Club chairman Thom Martini said: “The Eagles have supported CRY for many years through their involvement in the Ealing Half Marathon and the Andrew Carter Memorial Mile. It seemed a natural progression to make Tom’s Fund our nominated charity for 2016/17 as we believe it is important that young people have the opportunity to access cardiac screening locally. “

Thom continued: “We held a series of running and social events to raise the money and we are delighted that it will be used to support such vital work. Being runners, we tend to think that we are all fit and healthy but tragically, as we’ve seen, that is not necessarily the case.”

Many of the club’s runners take part in the Ealing Half Marathon, which has again named CRY as an associated charity partner for the 2017 event in September. Members also turn out in large numbers to support the annual Andrew Carter Memorial Mile. Andrew died of an undiagnosed heart condition while taking part in the 2014 Ealing Half Marathon and his parents allow proceeds from the race to be paid into Tom’s Fund.

Tom’s dad, Paul, said: “We are honoured to have been nominated as the Ealing Eagles charity for the year. Both individually and collectively, they have been extremely supportive to us over the years and we can only thank them for yet again putting such a tremendous effort into raising money for the Fund. They are an incredibly generous group of people.”

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Posted by on Jul 9, 2017 in 2017, Awareness, Cardiac Risk in the Young, CRY London Bridges Walk, Fund-raising event

Ten years of crossing bridges with @CRY_UK

CRY, Bridges Walk 2017, Team Tom, July 2017

Some of Team Tom at the start of the walk.

Thank you! More than 50 people turned-out for Team Tom to mark the 10th time we have taken part in CRY’s Heart of London Bridges Walk.

This year’s walk always felt particularly significant. A decade is a long time and with the event coming before the anniversary of Tom’s death, it was redolent with memories. To see so many people make extraordinary efforts to attend, therefore, was inspiring.

CRY’s estimate at time of writing is that we were among 1,400 people who took part. Looking around Potters Fields, it was wonderful to see how many were waiting to walk.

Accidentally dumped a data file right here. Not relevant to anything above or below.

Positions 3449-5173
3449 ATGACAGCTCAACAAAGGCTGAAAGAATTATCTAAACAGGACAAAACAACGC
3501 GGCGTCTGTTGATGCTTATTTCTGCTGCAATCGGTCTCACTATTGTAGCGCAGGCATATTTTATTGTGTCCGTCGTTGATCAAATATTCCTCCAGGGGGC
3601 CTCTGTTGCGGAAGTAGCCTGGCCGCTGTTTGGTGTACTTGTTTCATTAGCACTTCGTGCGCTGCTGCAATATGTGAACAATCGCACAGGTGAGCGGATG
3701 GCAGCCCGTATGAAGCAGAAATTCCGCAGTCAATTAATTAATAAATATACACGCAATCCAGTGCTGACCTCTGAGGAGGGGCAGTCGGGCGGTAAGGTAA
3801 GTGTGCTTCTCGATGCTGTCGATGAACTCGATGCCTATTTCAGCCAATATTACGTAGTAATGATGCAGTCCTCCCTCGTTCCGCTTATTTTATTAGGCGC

Wonderful but troubling. A story in the papers earlier this year told of a parent who discovered their 14-year-old son dead in bed. They had never heard of CRY, never heard of cardiac screening. All the things we were saying 10 years ago.

It raises the question – has there been progress? Is it worth giving up a Sunday to slog around 10k in the heat?

We’d say ‘Yes’.

Plainly cardiac screening is still not available as of right to young people. However, CRY are screening more people than ever before, more than 23,000 last year, and their research programme is a leader in its field. The scientific case for screening appears to be gaining ground.

The walk remains a key part in CRY’s armoury, its largest public event. It is not simply the sight of people walking or the funds raised. It also raises awareness up and down the country as local media tells the stories of those taking part.

It is one battle in a long and gruelling war. Ultimately, the injustice that is 12 young people dying each week because of undiagnosed heart conditions will end. The evidence will become too strong to be ignored.

And when it does, everyone who has ever walked will have played a part:

“Never doubt that a small group of thoughtful, committed citizens can change the world; indeed, it’s the only thing that ever has.” Margaret Mead.

Thank you for walking. It means more to us than words can say.